“Lester, how many times have I failed to discuss covert operations with the intelligence committees since I’ve been president? Or if it was particularly sensitive, with the Gang of Eight?”
The law says that I must make a finding before engaging in a covert action and must share that finding with the House and Senate Intelligence Committees—in advance of the action if possible. But if the matter is particularly sensitive, I can limit disclosure to the so-called Gang of Eight—the Speaker and House minority leader, the Senate majority and minority leaders, and the chairs and ranking members of the two intelligence committees.
“Mr. President, I’ve only been Speaker a few months. But in that time, as far as I understand it, you always have complied with your disclosure commitment.”
“And your predecessor—I’m sure he told you that I always complied when he was Speaker as well.”
“That’s my understanding, yes,” he agrees. “Which is why it’s so troublesome that not even the Gang of Eight heard one word about Algeria.”
“What’s troublesome to me, Lester, is that you don’t realize that I must have a good reason
I’m not disclosing this time.”
His jaw clenches, some color rising to his pale face. “Even after the fact, Mr. President? You’re allowed to act first, disclose later, if time is of the essence—but you’re not even disclosing now, after that debacle in Algeria. After you allowed that monster to escape. You’re breaking the law.”
“Ask yourself why, Lester.” I sit back in my chair. “Why would I do that? Knowing exactly how you’d react? Knowing that I’m handing you grounds for impeachment on a silver platter?”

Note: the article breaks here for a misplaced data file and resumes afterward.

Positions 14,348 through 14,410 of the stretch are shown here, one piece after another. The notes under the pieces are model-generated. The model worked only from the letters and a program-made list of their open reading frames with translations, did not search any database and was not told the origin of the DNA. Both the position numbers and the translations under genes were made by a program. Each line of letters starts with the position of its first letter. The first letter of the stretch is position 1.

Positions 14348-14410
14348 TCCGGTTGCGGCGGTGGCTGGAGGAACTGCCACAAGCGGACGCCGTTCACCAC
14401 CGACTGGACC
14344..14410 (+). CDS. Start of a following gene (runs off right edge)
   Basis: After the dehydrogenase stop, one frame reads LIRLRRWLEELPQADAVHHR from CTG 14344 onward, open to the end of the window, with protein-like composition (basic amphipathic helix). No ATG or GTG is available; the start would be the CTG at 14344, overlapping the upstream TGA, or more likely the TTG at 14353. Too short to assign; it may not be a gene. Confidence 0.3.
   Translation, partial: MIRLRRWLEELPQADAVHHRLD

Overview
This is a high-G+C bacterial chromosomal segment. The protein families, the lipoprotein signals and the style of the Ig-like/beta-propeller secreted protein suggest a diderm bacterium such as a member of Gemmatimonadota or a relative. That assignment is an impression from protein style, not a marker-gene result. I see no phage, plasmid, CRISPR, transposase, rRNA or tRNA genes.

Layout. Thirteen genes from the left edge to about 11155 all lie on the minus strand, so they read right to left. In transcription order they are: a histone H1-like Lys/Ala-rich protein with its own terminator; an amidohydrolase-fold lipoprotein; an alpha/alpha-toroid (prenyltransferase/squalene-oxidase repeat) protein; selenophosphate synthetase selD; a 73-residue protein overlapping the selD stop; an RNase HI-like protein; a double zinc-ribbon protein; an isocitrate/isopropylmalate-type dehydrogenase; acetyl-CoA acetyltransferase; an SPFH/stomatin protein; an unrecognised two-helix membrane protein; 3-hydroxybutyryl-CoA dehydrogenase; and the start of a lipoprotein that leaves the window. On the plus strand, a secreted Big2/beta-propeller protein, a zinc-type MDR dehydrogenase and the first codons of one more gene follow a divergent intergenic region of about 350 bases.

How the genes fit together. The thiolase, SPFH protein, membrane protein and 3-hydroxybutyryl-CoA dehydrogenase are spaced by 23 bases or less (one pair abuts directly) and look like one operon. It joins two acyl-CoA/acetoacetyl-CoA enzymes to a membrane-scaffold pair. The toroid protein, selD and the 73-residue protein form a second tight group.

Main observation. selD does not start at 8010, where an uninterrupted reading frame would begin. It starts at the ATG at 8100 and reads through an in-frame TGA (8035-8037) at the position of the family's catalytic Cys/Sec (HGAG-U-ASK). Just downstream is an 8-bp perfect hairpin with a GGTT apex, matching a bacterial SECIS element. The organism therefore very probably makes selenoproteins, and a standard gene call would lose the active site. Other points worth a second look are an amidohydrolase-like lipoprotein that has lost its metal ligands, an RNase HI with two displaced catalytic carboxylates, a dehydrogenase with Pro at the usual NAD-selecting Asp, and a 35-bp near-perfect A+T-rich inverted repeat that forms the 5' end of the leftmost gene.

“There can only be one answer, sir.”
“Oh, really? And what’s that one answer, Lester?”
“Well, if I may speak freely…”
“Hey, it’s just us kids here.”
“All right, then,” he says with a sweeping nod. “The answer is that you don’t
a good explanation for what you did. You’re trying to negotiate some truce with that bastard terrorist, and you stopped that militia group from killing him so you could keep negotiating whatever peace-love-and-harmony deal you seem to think you can cut. And you almost got away with it. We never would have heard a word about Algeria. You’d have denied the whole thing.”
He leans forward on his knees, looking me dead in the eye, his gaze so intense his eyes are almost watering. “But then that American boy got killed, and they got it on video for all the world to see. You got caught with your pants down. And
you won’t tell us. Because you don’t want anyone to know what you’re doing until it’s signed, sealed, and delivered.” He jabs a finger at me. “Well, Congress will
be denied our oversight function on this. As long as I’m Speaker, no president will run off on his own and cut some deal with terrorists that they’ll never honor anyway and leave us looking like the weak stepchild. As long as—”
“That’s enough, Lester.”
“—I’m Speaker, this country will—”
“Enough!” I get to my feet. After a moment, stunned, Lester stands as well.
“Get this straight,” I say. “There are no cameras here. Don’t pretend that you believe what you’re saying. Don’t pretend that you really think I wake up every morning whispering sweet nothings to terrorists. You and I both know that I’d take out that asshole right now if I thought it would serve the best interests of our nation. It’s great political spin, Lester, I’ll give you that—that garbage you’re spewing about me wanting to ‘make love, not war’ with the Sons of Jihad. But do not walk into the Oval Office and pretend for one second that you actually believe it.”